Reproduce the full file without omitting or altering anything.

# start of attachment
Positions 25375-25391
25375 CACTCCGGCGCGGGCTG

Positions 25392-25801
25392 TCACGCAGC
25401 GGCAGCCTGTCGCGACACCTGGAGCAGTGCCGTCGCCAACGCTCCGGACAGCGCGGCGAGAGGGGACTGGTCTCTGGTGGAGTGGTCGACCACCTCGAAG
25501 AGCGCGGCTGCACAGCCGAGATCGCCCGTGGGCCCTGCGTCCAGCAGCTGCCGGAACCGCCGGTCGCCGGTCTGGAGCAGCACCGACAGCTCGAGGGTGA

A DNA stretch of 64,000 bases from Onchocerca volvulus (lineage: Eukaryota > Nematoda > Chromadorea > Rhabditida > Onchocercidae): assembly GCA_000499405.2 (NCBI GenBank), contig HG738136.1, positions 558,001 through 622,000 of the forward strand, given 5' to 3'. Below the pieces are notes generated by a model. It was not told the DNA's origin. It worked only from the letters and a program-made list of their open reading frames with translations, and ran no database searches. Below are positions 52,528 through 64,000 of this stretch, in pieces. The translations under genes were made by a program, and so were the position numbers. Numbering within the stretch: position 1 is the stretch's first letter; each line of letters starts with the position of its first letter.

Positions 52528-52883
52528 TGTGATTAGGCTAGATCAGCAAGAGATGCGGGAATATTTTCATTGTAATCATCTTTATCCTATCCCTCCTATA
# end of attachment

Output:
Positions 25375-25391
25375 CACTCCGGCGCGGGCTG

Positions 25392-25801
25392 TCACGCAGC
25401 GGCAGCCTGTCGCGACACCTGGAGCAGTGCCGTCGCCAACGCTCCGGACAGCGCGGCGAGAGGGGACTGGTCTCTGGTGGAGTGGTCGACCACCTCGAAG
25501 AGCGCGGCTGCACAGCCGAGATCGCCCGTGGGCCCTGCGTCCAGCAGCTGCCGGAACCGCCGGTCGCCGGTCTGGAGCAGCACCGACAGCTCGAGGGTGA

A DNA stretch of 64,000 bases from Onchocerca volvulus (lineage: Eukaryota > Nematoda > Chromadorea > Rhabditida > Onchocercidae): assembly GCA_000499405.2 (NCBI GenBank), contig HG738136.1, positions 558,001 through 622,000 of the forward strand, given 5' to 3'. Below the pieces are notes generated by a model. It was not told the DNA's origin. It worked only from the letters and a program-made list of their open reading frames with translations, and ran no database searches. Below are positions 52,528 through 64,000 of this stretch, in pieces. The translations under genes were made by a program, and so were the position numbers. Numbering within the stretch: position 1 is the stretch's first letter; each line of letters starts with the position of its first letter.

Positions 52528-52883
52528 TGTGATTAGGCTAGATCAGCAAGAGATGCGGGAATATTTTCATTGTAATCATCTTTATCCTATCCCTCCTATA